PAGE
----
Meta officially begins blocking media content on its platforms in Canada

Meta on Tuesday began blocking Canadians from accessing media content on Facebook and Instagram, in compliance with a new law that forces digital technology giants to pay publishers.

Meta said that links and content published by Canadian and foreign media “will no longer be visible to people in Canada” on its platforms, noting that the measure will be fully implemented in the “coming weeks”.

According to Meta, links to news articles make up less than three percent of the content on its users’ pages, and the company argued that news lacks economic value.

“News outlets voluntarily share their content on Facebook and Instagram to expand their readership and increase their bottom line,” said Rachel Curran, Mita’s director of public policy in Canada.”On the contrary, we know that the people who use our platforms do not come to us for news,” she added, according to Reuters.

Pascale St-Onge, the Minister of Canadian Heritage, has not responded to a comment request. It is St-Onge who oversees the government’s interactions with Meta.

Numerous Canadian social media users have shared screenshots displaying inaccessible media accounts.

The Canadian Public Broadcasting Corporation said that the content that Radio Canada shared on one of its Facebook pages was blocked minutes after it was published, according to “Agence France Presse”.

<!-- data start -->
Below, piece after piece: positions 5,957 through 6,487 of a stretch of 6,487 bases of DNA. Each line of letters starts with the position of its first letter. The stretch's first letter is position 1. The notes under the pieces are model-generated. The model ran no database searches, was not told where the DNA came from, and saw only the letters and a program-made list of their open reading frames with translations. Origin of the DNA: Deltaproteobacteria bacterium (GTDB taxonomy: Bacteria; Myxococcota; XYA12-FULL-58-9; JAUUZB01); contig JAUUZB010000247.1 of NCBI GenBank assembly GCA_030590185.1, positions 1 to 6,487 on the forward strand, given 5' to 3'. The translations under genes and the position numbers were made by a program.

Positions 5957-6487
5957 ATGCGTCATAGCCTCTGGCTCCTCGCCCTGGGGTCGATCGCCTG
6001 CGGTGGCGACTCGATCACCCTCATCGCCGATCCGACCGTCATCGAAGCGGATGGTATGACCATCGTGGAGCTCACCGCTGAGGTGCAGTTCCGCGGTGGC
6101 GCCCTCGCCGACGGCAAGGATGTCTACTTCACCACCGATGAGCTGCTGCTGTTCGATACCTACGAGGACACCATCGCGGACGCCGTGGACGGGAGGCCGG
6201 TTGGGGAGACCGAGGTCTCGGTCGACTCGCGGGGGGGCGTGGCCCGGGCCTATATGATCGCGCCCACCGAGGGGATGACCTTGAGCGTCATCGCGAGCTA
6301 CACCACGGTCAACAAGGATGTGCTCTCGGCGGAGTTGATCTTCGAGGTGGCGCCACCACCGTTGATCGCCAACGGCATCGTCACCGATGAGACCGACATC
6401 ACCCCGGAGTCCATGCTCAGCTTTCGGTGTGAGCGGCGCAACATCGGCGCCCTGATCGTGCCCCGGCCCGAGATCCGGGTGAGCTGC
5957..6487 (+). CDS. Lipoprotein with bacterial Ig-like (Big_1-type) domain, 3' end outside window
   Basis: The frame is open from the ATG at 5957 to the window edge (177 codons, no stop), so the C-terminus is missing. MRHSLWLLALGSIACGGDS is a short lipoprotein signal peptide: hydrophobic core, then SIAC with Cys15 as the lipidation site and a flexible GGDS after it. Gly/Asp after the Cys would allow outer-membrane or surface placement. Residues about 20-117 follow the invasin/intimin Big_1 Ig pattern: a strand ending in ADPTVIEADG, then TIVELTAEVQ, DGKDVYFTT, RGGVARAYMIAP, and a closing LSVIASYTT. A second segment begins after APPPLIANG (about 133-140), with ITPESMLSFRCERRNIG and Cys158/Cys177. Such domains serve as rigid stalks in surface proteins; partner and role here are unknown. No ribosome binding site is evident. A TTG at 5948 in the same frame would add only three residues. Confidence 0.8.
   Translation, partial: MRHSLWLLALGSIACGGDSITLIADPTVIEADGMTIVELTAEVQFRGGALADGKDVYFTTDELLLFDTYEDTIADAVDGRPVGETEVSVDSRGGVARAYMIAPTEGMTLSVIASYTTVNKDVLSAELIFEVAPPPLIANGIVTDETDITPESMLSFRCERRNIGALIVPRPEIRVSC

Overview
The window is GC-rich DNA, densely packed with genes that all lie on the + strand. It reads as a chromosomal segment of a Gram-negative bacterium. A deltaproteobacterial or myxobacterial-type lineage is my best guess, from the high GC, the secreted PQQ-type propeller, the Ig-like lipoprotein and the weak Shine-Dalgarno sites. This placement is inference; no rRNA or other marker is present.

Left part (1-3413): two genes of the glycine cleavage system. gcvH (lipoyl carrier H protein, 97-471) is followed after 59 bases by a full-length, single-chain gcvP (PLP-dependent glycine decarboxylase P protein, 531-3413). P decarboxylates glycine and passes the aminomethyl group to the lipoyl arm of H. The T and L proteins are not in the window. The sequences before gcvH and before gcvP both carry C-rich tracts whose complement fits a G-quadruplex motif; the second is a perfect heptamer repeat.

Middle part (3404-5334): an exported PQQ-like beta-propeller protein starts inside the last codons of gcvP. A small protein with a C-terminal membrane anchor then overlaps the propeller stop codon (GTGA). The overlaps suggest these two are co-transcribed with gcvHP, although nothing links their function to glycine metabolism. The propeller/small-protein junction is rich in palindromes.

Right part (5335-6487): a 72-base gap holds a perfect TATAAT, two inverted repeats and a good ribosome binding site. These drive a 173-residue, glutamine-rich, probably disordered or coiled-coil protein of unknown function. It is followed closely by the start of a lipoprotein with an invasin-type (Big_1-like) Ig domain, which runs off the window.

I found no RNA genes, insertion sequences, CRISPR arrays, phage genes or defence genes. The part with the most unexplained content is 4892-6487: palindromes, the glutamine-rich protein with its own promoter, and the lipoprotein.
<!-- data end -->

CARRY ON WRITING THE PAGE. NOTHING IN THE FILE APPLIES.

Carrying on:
The Online Information Act, known as C-18, was passed in June, similar to a similar measure in Australia since 2021, to support Canada’s ailing media sector.

The law obliges digital giants to enter into fair agreements with local media outlets to use their content on their platforms, under penalty of binding arbitration.

According to a parliamentary report published in October 2022, the legislation could provide Canadian newspapers with nearly 330 million Canadian dollars ($248 million) annually in revenue.

The parent company of Facebook and Instagram asserts that the law is founded on a misconception that Mita unfairly benefits from shared news content on its platforms. However, the reality is quite the opposite.

According to the giant American group, the media voluntarily uses Facebook and Instagram to “increase their readers and enhance their profits,” knowing that “it is not the news that drives people to use our platforms.”

For its part, Google plans to adopt a similar procedure when “the law enters into force”, that is, during the next few months, at a time when several countries are watching with interest the confrontation between Ottawa and the Internet giants.

Canadian legislation bears resemblance to a law enacted in Australia in 2021, which led to Google and Facebook threatening to limit their services in response.

However, both companies eventually reached agreements with Australian media companies following the introduction of amendments to the legislation. The revised framework not only ensured compliance but also fostered fruitful partnerships between the entities involved

Google contends that Canadian law surpasses the legislation in Australia and Europe in terms of its comprehensiveness. This is due to its implementation of a monetary value on hyperlinks to news articles that appear in search results. Furthermore, it encompasses outlets that are not directly involved in news production.


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